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iMovie 11 Essential Training
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Types of connections


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iMovie 11 Essential Training

with Garrick Chow

Video: Types of connections

Before we get into examining the iMovie interface and work area, we need to have some video clips to work with. So in this chapter, I want to show you some of the various ways in which you can bring video footage into iMovie `11. Let's begin by taking a look at the ways you can connect various types of video cameras to your Mac. Now, DV, or digital video, cameras were the first type of cameras that the first version of iMovie was able to control and import footage from. You are not seeing as many of these types of cameras for sale these days, but a lot of people still have and use them, so iMovie maintains this important ability to import footage from DV cameras in this latest version.
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  1. 1m 44s
    1. Welcome
      45s
    2. Using the exercise files
      59s
  2. 1m 6s
    1. Making sure you have the latest version of iMovie
      1m 6s
  3. 19m 13s
    1. Types of connections
      1m 58s
    2. Importing from a tape-based camera
      5m 40s
    3. Importing from a memory-based camera
      4m 8s
    4. Importing from a digital still camera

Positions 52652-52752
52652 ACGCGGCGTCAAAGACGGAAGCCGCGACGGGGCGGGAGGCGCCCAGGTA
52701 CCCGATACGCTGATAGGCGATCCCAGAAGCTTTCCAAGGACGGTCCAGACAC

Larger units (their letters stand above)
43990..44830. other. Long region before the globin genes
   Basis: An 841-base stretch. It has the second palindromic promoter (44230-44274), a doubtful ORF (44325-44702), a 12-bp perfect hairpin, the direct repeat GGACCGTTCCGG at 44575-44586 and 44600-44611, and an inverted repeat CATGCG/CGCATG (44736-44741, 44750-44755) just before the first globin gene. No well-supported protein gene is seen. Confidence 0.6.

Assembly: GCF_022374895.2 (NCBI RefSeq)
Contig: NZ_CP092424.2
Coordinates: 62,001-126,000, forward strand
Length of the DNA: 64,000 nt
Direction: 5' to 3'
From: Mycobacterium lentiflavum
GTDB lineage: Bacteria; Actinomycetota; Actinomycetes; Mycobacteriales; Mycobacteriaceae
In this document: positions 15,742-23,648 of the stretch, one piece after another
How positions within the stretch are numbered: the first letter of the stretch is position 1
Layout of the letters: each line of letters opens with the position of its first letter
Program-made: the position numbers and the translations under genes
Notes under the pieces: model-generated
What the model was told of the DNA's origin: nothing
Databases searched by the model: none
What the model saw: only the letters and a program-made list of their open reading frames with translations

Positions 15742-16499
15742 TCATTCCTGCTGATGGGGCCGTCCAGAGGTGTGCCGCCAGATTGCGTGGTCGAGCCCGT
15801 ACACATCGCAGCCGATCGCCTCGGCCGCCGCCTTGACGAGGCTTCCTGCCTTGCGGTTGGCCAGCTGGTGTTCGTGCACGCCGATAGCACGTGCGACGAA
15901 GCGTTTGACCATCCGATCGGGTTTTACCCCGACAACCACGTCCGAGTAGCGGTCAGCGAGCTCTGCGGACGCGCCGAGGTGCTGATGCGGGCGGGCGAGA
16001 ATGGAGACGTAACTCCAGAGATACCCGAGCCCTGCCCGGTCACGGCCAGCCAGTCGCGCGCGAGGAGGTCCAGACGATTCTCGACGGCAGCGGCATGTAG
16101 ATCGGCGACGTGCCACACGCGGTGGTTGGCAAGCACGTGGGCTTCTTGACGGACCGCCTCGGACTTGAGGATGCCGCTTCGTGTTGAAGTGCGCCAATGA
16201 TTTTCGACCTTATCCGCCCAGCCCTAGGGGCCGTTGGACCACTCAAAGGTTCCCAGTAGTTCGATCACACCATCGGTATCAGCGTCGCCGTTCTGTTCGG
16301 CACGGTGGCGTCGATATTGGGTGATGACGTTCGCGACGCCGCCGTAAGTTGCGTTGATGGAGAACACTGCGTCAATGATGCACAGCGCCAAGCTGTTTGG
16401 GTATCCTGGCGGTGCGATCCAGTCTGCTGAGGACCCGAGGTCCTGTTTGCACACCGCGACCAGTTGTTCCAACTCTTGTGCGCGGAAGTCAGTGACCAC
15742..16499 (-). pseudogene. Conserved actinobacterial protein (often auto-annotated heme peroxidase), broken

3m 31s
    5. Importing from other sources
      2m 24s
    6. Capturing live action
      1m 32s
  4. 11m 55s
    1. Interface overview
      2m 8s
    2. The Event Library and Event Browser
      4m 9s
    3. Selecting and adding clips to a project
      3m 3s
    4. The toolbar
      2m 35s
  5. 23m 53s
    1. Organizing events
      4m 28s
    2. Rating clips
      3m 26s
    3. Advanced rating tools
      2m 34s
    4. Tagging with keywords
      5m 6s
    5. Automatically finding people in your clips
      2m 15s
    6. Moving events to a different hard drive
      2m 15s
    7. Deleting unwanted clips from your hard drive
      3m 49s
  6. 26m 40s
    1. Creating a new project
      2m 36s
    2. Adding clips to the project
      5m 46s
    3. Trimming and slip edits
      3m 40s
    4. Fine-tuning clips
      2m 6s
    5. Splitting clips
      3m 0s
    6. Cropping and rotating
      5m 11s
    7. The advanced Edit tool
      2m 14s
    8. Using a traditional timeline
      2m 7s
  7. 51m 55s